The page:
Inspired By The Start Fund, New World Ventures Offers Chicago Excelerate Startups $50K

Earlier this year, Yuri Milner and Ron Conway’s SV Angel announced a new fund that offers all Y Combinator startups $150,000 in convertible debt. Not only is The Start Fund a brilliant investment strategy, but the news was also a big win for Y Combinator and the startups housed and developed in the incubator. And it was only a matter of time before other incubators and funds caught on to the idea and emulated a similar strategy. Today, New World Ventures, one of the Midwest’s largest early stage funds, is partnering with Chicago incubator Excelerate Labs to offer their own version of the Start Fund.

Excelerate, which launched its incubator last year, will now offer its entrepreneurs $50,000 in convertible debt from New World Ventures, with no discount or cap. The money is available for Excelerate’s 2011 class of ten startups. Roughly one-third of the money is available for draw down during the Summer and the remainder is available after Demo Day in August.

Similar to The Start Fund, terms are company-friendly (no discount to the next round, no warrant coverage, and a below market interest rate). Plus, the nature of the convertible debt provides the companies with access to capital without locking in valuation terms today.

New World partner Adam Koopersmith tells me that the model created by SV Angel and Milner for Y Combinator made a lot of sense for the fund. New World had invested in two of Excelerate’s first class of startups (EduLender and GiveForward) and believes in the strength of the program.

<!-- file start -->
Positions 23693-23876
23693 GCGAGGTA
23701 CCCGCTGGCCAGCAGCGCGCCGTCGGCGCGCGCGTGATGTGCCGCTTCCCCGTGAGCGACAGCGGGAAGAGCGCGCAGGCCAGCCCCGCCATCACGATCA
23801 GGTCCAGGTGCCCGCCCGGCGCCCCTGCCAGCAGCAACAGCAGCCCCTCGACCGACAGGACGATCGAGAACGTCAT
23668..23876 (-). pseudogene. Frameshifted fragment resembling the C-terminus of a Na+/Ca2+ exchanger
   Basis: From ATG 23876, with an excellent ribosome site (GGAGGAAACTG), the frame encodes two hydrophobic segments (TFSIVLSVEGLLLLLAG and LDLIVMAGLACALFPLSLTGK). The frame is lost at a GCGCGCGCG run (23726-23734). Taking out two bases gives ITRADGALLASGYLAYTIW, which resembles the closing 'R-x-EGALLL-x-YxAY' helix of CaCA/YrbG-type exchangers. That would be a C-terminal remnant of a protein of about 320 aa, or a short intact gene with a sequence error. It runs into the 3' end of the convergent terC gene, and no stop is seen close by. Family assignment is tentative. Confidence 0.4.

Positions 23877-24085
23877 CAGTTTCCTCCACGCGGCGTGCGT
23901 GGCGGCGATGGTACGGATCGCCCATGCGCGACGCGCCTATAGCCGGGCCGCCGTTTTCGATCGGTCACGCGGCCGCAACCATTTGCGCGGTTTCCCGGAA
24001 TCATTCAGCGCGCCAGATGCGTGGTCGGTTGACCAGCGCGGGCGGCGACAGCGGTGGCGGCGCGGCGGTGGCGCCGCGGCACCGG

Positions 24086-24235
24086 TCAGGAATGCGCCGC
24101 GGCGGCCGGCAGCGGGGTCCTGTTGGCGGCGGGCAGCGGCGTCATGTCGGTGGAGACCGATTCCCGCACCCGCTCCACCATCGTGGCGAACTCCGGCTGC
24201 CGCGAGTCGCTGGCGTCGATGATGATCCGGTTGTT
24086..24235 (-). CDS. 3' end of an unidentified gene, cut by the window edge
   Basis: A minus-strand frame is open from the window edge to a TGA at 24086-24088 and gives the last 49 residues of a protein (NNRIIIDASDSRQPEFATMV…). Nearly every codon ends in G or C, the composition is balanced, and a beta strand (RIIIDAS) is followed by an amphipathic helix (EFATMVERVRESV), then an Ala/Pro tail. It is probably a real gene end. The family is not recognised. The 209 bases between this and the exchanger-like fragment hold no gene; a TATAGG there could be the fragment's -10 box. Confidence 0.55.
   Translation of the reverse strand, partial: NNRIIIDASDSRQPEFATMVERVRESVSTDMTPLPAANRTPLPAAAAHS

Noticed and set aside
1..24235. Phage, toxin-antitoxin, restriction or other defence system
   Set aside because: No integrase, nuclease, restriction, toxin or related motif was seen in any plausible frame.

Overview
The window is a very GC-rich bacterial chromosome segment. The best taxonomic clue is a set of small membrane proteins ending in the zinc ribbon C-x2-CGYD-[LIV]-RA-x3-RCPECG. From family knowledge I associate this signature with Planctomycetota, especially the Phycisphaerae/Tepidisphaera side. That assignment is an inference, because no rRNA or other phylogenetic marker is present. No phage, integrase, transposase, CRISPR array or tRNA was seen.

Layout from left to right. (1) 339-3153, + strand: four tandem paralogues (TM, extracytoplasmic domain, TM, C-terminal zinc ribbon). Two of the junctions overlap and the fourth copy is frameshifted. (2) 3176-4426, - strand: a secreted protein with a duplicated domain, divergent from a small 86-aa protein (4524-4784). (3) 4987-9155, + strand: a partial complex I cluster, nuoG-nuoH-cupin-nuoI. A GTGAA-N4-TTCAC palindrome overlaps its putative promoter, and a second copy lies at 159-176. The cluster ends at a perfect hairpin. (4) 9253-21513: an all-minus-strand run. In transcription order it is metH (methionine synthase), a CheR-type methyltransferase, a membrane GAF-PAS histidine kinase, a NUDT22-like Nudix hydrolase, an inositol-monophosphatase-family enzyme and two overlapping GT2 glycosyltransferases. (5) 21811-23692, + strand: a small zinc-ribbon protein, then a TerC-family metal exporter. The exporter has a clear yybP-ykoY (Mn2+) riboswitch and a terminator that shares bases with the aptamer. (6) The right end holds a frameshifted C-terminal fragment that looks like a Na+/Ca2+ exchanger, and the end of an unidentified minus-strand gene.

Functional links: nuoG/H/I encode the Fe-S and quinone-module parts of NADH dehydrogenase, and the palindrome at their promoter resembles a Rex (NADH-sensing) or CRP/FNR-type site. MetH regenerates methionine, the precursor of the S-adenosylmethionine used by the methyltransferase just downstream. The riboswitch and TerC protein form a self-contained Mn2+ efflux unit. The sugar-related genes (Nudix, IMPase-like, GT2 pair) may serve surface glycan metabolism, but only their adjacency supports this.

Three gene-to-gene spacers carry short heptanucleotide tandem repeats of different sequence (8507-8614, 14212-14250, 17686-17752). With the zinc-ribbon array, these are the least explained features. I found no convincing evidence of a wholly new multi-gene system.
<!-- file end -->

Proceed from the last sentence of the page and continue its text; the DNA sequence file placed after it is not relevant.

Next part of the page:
Excelerate is also announcing for the first time its limited partners who have funded the program, which include a who’s who of the investment community in the Midwest. Partners include Lightbank, New World Ventures, I2A Fund, Sandbox Industries, Hyde Park Angels, DFJ Mercury, OCA Ventures, Brian Hand, Fred Hoch, Bob Fealey, Andrew Razeghi, Dan Ratner, Kevin Willer, Tim Draper, Sam Yagan and Troy Henikoff.

New World’s new offering is bound to be popular amongst the startups in Excelerate’s program. As we saw with the Start Fund, almost all of the Y Combinator startups in the recent Y Combinator class accepted the fund’s money.

Of course for Excelerate, the promise of $50,000 in funding for every startup makes the startup incubator program more appealing than other incubators. On top of the New World funding, Excelerate’s startups receive $25,000 in seed funding for 6 percent of the common stock. Now that there are incubators in nearly all major cities in the U.S., it’s competitive to attract talent to these programs. Excelerate will be able to promise entrepreneurs more money and funding than most other incubators.

The fact that the Start Fund is now inspiring similar ventures in other incubators and programs makes me wonder if the model will eventually be a part of all incubators in the future, including other popular programs such as TechStars.